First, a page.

The secret to a successful corporate/social sector partnership is for each partner to be simultaneously self-centered and other-focused. In this video post, Diane Knoepke talks about the three ways we are failing to live up to what we know about what makes these partnerships work.
By Amy Hines, Senior Vice President, Alford Group
With the start of an unprecedented intergenerational wealth transfer, nonprofits have a lot to gain by avoiding any inadvertent pitfalls that deter potential donors from contributing to their efforts. With access to the internet, donors do not have to rely on government scrutiny to avoid unscrupulous charities (Besides, government entities have limited authority as watchdogs). Donors can look for evidence themselves, vetting charities with a tap or a click.
Maintaining integrity is key—but ensuring that an organization’s optics convey that integrity is also essential.
A potential donor’s due diligence before opening her wallet, is likely to take place by heeding to the credo–“follow the money.” While that may in fact be just a line in a movie, it resonates in the philanthropic ether as a sound way to approach investigating an organization’s worthiness.
How do potential donors assess the money trail? There are several logical ways:
- Look at the organization’s website to see if financial information is being reported in a transparent way.
- Go online to GuideStar, the primary resource for accessing an organization’s IRS 990 and comparing similar organizations.
- Go online to Charity Navigator to see how the organization is rated.
- Go online to BBB Wise Giving, to check out whether they have been accredited as a trustworthy national organization.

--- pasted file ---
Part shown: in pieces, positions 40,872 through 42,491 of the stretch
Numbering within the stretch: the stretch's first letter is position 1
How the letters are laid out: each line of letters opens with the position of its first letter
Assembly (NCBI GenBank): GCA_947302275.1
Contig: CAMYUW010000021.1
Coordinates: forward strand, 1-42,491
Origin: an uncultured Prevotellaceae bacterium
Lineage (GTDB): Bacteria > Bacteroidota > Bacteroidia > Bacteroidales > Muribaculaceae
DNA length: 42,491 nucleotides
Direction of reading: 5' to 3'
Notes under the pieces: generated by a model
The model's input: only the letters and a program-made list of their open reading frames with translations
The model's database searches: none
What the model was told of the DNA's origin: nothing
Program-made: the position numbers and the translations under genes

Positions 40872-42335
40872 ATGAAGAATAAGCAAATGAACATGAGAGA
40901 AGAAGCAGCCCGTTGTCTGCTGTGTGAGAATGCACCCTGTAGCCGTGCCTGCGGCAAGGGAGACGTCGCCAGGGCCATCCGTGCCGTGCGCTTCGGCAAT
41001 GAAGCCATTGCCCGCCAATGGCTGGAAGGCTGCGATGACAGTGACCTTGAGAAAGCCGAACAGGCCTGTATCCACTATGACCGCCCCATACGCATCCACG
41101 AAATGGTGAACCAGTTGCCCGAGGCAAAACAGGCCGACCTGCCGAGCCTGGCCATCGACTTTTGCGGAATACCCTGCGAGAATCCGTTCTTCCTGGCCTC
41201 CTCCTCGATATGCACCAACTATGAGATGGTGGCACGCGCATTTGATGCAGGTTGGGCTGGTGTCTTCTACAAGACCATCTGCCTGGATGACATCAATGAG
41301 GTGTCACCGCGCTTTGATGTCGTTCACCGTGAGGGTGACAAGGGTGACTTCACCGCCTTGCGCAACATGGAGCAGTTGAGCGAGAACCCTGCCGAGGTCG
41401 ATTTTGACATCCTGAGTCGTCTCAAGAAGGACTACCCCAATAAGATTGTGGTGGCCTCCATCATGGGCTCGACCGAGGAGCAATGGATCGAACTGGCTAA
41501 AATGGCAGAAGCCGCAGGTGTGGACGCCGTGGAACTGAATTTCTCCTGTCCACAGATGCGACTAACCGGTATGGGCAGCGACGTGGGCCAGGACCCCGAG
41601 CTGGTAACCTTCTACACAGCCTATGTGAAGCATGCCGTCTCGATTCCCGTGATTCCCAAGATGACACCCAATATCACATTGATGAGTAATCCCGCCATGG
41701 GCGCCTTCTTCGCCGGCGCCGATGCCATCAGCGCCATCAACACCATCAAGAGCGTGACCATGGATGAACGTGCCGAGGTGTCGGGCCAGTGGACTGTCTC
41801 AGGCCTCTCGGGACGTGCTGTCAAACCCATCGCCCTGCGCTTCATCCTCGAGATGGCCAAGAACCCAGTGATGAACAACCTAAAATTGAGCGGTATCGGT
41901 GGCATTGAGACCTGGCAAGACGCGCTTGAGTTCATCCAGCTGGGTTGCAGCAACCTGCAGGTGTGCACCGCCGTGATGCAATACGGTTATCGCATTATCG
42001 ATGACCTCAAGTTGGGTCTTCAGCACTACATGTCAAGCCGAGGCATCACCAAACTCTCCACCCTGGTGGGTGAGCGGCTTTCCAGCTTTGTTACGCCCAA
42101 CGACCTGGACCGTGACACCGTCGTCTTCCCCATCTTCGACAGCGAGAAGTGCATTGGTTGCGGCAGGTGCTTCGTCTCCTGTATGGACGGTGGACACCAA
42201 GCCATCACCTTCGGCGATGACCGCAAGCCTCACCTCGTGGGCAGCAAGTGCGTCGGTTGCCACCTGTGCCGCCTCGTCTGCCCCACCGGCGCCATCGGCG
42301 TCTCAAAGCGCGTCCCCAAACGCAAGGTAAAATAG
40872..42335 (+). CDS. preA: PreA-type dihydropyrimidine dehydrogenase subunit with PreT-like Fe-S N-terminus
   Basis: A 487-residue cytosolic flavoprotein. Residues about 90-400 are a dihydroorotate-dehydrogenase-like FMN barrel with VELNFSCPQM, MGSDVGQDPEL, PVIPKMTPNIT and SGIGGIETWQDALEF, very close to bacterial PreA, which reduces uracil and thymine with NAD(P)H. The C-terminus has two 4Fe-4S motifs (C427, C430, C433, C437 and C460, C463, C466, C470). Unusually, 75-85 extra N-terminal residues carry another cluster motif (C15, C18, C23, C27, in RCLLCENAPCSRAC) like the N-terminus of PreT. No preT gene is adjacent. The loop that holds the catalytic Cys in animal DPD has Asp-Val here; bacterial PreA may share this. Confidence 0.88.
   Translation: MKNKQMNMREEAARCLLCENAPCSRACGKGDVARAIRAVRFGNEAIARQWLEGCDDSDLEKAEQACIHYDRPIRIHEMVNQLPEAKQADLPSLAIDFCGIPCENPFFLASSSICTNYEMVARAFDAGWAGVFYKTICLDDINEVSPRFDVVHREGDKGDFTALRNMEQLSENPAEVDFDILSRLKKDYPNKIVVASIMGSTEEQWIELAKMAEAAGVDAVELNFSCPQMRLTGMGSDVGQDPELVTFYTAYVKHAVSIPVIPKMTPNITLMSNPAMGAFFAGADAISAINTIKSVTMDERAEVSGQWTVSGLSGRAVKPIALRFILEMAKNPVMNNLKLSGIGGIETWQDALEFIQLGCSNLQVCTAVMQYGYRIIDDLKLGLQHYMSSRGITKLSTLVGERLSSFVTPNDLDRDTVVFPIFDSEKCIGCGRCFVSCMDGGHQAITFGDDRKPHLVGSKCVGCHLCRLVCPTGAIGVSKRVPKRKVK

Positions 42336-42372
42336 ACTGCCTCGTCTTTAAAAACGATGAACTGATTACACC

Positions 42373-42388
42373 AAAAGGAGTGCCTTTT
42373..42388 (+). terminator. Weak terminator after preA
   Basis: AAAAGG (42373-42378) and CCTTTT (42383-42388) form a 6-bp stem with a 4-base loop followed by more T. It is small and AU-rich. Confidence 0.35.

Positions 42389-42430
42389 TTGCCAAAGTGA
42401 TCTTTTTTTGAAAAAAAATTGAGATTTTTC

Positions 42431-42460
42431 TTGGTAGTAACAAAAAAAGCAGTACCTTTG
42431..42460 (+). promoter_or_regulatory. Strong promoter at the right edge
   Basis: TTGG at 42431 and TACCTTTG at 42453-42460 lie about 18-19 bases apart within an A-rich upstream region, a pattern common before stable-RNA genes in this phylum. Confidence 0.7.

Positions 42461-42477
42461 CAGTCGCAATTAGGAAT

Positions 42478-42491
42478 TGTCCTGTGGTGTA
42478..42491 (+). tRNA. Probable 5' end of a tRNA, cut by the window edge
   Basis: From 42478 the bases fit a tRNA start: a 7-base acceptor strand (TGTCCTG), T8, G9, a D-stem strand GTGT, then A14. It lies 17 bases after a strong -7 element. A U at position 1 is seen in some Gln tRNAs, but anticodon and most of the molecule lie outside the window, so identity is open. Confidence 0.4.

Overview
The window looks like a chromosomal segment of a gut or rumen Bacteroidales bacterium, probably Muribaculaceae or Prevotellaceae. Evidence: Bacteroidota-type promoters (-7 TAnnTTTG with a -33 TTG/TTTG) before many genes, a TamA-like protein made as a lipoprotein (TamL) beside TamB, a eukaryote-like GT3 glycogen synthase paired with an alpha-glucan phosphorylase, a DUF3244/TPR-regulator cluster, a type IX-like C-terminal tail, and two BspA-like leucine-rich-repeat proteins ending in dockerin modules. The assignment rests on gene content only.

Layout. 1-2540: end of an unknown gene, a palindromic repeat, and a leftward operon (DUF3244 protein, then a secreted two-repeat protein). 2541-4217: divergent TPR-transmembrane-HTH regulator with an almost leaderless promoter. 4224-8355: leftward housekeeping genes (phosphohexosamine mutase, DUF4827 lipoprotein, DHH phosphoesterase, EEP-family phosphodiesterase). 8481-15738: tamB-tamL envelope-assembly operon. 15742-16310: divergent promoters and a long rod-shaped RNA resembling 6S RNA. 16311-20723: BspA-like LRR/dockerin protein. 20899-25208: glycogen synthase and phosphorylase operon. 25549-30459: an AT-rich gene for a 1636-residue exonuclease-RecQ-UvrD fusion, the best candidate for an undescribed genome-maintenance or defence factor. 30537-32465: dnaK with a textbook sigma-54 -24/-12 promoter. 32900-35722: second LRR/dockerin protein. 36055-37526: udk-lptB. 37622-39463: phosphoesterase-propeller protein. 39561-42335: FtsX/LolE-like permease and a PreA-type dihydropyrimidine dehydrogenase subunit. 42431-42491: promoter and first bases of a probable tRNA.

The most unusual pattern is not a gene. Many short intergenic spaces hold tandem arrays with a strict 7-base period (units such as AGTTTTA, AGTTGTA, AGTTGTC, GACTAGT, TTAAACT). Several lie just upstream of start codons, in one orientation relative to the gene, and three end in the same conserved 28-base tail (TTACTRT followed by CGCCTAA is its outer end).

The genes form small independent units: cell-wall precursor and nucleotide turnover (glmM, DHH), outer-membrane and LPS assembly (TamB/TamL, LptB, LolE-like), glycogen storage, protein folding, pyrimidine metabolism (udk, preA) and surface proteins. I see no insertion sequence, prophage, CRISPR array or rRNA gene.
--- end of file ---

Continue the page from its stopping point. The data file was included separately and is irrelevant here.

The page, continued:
It’s important for nonprofits to manage the optics of their organizations in these four locations. Here’s how. Continue reading “Optics Matter: Avoiding Red Flags that Undermine Your Fundraising Efforts”
Every day the news carries another story about the work in Washington, DC to negotiate a deal on the debt limit and serious debt reduction activities. The issues are familiar – potential spending reductions and potential tax increases. One side will not budge from its position of no new taxes – and the other will not budge on its position of achieving results with new taxes and limited spending reductions. We know they need to collaborate to solve this – yet they are providing a good example of what collaboration is not. Over the next few weeks we will discover if they do learn the meaning of the word.
In the meantime, in our own communities, we have the ability to collaborate every day – and yet in the nonprofit world I tend to see more competition than collaboration. How can we set an example to work with other nonprofit organizations that have similar missions, values, and services? Is there a chance to provide improved services to the community utilizing fewer resources and thus improving efficiencies? Do organizations ever attempt to discover the answer to these questions?